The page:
The First Man, the Last NationBook - 2004
Africa is the cradle of mankind and the first traces of modern man come from South Africa. But the country has also experienced waves of inward migration from the earliest times, and the turmoil and wars that accompany them. Dutch settlers landed at Table Bay in 1652. In the young colony inter-racial marriages were common but the segregationist trend was soon clear. Also clear was the relentless move north and east by the colonists - by the intrepid trekker would become the iconic figure of white South Africa.
The 19th century saw the rise of several African states, notably the Zulus under their leader Shaka; the Great Trek of 1834-38; the Zulu wars; the discovery of diamonds and then gold. And then in 1899 the Boer War, with its bitter aftermath. After 1918 Afrikaner nationalism began to gather momentum and in 1948 apartheid became official policy. These were the years of Dr Verwoerd and John Vorster, the high noon of apartheid. But soon the ANC had its own momentum. After Sharpeville came the Rivonia trial, the Soweto uprising, the death of Steve Biko and the United Democratic Front.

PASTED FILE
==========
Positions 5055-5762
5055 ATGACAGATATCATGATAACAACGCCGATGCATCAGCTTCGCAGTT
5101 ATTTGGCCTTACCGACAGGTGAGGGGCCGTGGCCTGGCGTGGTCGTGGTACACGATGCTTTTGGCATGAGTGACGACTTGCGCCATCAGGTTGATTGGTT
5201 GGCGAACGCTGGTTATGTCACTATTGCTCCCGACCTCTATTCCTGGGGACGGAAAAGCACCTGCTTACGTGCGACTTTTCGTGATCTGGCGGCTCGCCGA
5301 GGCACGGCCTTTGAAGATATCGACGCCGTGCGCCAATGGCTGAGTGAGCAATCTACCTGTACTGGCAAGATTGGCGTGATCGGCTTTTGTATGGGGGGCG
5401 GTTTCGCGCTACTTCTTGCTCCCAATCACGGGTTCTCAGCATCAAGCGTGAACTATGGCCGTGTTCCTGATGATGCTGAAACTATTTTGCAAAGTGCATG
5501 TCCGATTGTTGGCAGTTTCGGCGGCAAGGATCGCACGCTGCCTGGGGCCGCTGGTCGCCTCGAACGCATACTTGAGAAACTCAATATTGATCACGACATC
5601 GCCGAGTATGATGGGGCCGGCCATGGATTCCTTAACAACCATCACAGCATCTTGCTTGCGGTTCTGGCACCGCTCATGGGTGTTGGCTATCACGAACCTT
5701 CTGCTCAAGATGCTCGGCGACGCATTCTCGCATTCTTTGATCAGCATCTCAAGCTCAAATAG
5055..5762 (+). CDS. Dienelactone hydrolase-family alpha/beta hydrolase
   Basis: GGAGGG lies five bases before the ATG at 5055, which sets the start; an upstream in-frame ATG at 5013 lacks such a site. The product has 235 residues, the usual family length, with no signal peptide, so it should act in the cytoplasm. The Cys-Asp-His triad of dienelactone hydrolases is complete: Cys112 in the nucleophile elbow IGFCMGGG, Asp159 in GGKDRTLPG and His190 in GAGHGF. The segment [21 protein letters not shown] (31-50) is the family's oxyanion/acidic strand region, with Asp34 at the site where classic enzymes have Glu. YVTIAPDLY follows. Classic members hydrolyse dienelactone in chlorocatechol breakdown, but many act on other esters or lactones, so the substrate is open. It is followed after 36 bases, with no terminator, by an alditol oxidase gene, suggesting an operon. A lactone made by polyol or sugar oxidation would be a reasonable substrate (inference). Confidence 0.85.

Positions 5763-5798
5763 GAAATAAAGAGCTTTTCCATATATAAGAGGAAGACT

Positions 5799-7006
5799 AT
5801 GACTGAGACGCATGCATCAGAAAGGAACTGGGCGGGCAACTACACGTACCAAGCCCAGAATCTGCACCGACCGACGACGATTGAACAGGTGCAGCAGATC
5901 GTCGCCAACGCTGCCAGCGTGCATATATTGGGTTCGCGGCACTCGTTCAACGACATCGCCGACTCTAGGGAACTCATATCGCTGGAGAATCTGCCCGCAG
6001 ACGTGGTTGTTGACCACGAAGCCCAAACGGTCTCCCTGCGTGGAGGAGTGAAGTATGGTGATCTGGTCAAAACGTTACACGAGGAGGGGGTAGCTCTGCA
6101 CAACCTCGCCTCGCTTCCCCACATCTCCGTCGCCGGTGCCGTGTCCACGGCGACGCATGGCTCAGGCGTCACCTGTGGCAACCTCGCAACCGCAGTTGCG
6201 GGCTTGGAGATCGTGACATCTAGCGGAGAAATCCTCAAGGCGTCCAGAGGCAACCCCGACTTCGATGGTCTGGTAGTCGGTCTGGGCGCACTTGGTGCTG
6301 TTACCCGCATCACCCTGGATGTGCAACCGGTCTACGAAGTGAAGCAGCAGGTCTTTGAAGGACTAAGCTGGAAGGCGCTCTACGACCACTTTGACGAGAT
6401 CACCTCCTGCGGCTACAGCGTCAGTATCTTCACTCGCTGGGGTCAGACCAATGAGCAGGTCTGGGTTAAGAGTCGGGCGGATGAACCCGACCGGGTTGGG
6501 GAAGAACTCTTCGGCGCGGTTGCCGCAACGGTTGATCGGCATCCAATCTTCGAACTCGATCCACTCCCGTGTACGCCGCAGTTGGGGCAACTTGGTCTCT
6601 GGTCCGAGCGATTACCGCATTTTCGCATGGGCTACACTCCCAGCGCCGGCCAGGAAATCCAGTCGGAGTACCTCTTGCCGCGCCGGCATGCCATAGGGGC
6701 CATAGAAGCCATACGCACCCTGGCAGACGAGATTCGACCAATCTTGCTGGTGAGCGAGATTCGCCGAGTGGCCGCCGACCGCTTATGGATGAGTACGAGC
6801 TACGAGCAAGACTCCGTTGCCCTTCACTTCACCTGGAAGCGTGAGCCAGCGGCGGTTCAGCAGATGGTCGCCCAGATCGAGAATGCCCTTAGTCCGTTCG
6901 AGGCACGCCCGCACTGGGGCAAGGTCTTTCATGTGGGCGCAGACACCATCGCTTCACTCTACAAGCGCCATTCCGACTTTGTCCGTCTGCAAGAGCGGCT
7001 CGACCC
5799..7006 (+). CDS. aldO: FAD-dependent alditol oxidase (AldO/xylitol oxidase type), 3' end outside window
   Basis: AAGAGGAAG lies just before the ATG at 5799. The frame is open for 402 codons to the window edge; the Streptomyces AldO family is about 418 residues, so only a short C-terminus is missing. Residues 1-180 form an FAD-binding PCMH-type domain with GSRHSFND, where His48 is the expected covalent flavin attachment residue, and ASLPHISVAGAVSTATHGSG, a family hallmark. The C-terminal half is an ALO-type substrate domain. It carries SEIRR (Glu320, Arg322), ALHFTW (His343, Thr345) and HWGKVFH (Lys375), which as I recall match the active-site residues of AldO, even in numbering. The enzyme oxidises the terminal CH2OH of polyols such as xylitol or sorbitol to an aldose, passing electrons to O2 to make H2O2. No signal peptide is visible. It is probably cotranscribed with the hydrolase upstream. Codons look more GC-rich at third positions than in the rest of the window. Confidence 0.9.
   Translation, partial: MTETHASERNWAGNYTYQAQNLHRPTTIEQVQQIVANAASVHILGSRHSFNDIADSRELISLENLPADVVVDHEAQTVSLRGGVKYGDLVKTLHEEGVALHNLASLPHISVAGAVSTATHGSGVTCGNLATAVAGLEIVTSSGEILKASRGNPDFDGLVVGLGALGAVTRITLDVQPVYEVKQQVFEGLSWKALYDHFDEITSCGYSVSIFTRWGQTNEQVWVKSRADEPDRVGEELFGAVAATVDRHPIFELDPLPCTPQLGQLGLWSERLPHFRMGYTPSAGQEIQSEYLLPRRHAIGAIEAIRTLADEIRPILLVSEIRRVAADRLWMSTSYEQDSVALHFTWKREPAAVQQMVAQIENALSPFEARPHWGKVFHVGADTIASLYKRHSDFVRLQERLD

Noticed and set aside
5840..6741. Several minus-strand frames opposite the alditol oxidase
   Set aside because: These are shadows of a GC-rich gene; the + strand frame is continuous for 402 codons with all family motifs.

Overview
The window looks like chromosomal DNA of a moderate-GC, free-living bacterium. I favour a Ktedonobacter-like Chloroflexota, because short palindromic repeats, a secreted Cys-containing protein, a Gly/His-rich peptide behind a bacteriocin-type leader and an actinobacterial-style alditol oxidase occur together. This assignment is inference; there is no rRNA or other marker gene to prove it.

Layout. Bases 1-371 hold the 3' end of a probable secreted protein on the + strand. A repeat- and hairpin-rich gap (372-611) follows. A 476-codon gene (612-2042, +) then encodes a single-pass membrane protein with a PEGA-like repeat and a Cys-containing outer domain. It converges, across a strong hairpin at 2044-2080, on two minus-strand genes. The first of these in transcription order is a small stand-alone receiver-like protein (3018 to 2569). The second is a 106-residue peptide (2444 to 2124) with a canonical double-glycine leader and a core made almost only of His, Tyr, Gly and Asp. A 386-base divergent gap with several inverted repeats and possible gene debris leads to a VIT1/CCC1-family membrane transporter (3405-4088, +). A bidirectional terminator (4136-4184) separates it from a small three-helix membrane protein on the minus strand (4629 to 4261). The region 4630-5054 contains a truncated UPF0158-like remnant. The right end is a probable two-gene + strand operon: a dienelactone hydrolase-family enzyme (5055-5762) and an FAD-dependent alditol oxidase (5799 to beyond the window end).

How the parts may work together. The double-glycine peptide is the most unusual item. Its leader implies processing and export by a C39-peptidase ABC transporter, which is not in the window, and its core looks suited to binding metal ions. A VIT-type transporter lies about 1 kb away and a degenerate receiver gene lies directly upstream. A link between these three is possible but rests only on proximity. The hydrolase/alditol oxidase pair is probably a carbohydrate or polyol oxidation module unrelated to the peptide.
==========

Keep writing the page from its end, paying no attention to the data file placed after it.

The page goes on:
But it was economic problems and the end of the Cold War which finally finished apartheid and released Nelson Mandela in 1990. Since 1994 crime, unemployment and inequality have flourished alongside the callousness of Thabo Mbeki's regime - thwarting the delivery of anti-Aids drugs when over five million (mainly black) South Africans are HIV-positive.
The author delivers frank and devastating judgements both on the apartheid years and government by the new ANC elite. For this is a country that still awaits a government who will govern for the whole nation.
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